My slides are below:
Here is an updated outline of my Master’s final project reviewing research on social media use in higher education (click to enlarge):
I’ve also been working on a cognitive map:
Activity (Option A) Part 1 – Web 2.0 ebook
Here is my ebook, Web 2.0 Tools for the Classroom.
Activity (Option A) Part 2 – Evaluating Web 2.0 Tools
My Criteria for Evaluating Web 2.0 Tools for Use in a K-12 Classroom
Criteria 1: Does this tool support my lesson objectives? Does it do everything I need it to do?
I want to choose technology tools that go beyond simple substitution, towards truly redefining learning for my students. (Puentedura, 2012) I want to ensure that the tools I choose facilitate experiential, constructivist learning, which I believe to be more impactful for students. I also want to choose tools that do “double-duty”, i.e. help students enhance their literacy, media literacy, etc., simultaneously with learning the lesson material.
Can all my students benefit from the use of this tool in my classroom? Will using this tool in class serve to exclude any of my students?
I want to foster an inclusive classroom, and therefore want all the students in my classroom to be able to use the tools I choose to support their learning.
If there is a tool I really want to use in my classroom, but which not all my students have the capacity for using themselves directly, I would consider using this tool within the context of group work. This way, students who may not have the capacity for using the tool themselves would nonetheless benefit from being included in an activity that involves the application of the tool, and would also benefit from being part of a group, especially if the tool and the activity facilitate transformative learning.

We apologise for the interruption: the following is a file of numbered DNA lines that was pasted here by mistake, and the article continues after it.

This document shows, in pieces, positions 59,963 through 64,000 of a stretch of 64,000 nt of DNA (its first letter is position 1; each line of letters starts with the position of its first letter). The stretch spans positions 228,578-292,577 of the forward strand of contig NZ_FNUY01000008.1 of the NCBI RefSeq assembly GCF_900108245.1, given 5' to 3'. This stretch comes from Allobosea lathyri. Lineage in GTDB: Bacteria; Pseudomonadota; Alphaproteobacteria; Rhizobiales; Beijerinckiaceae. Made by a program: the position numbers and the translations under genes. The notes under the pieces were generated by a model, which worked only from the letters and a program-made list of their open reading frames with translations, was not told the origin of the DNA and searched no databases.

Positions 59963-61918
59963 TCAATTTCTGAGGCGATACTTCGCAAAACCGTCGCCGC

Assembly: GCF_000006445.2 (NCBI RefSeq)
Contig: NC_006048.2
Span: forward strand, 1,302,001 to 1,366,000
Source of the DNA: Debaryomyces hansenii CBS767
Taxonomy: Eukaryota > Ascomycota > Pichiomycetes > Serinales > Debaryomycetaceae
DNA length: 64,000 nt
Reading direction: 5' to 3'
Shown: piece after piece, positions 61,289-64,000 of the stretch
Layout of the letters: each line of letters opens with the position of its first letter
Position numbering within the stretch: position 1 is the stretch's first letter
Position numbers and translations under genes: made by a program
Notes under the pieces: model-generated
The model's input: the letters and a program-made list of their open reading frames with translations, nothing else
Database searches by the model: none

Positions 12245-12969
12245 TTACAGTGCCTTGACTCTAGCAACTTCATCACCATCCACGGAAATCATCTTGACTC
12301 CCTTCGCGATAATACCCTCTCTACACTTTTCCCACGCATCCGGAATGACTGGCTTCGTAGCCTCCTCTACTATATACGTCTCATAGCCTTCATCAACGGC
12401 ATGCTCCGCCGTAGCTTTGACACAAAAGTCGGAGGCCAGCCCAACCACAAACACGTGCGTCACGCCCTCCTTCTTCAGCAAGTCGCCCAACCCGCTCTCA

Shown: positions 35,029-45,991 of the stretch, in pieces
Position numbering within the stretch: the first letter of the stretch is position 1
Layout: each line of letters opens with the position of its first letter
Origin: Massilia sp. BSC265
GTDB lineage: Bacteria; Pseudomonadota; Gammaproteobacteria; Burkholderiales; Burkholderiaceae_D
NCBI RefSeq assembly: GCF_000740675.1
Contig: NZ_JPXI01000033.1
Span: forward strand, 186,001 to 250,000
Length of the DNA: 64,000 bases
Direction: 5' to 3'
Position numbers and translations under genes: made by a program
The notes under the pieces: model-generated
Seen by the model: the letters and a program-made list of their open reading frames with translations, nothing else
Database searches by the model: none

Will my students have free access to this tool? Will they be able to access it from home or elsewhere (such as at a public library)?
I believe in ubiquitous learning, which happens anytime, anywhere. Therefore, I was to use tools that would allow students to apply their learning anytime, anywhere, not just at school. To support this, I want to choose tools that students will be able to access outside of school for free (assuming they have access to the Internet). To help ensure equitable access, I would also want to choose tools that students and their family do not have to pay for to use
Can I use this tool for assessing student progress?
I want to choose tools that not only support students in their learning, but that can allow students to effectively demonstrate their learning in a way that I am able to appropriately evaluate their learning progress. Tools that allow students to create lasting media materials, for instance, which I can review and observe the production process.
Is this a tool that will inspire and engage student in learning? Is it an appropriate tool for my students’ skill level?
The WOW factor! I want to choose tools that students feel excited t o use and that makes them excited about their learning. If students get frustrated by a tool that is too difficult to you use, or that doesn’t do what it’s supposed to do, then they will loose interest in the lesson no matter how interested they may have been about the topic in general. However, I don’t want to choose tools that are too exciting and that are distracting; in other words, I don’t want my students to focus more on the tool, at the expense of the lesson.
Puentedura, R. R. (2012) The SAMR Model: Background and Exemplars. [Slides]. Retrieved from http://www.hippasus.com/rrpweblog/archives/2012/08/23/SAMR_BackgroundExemplars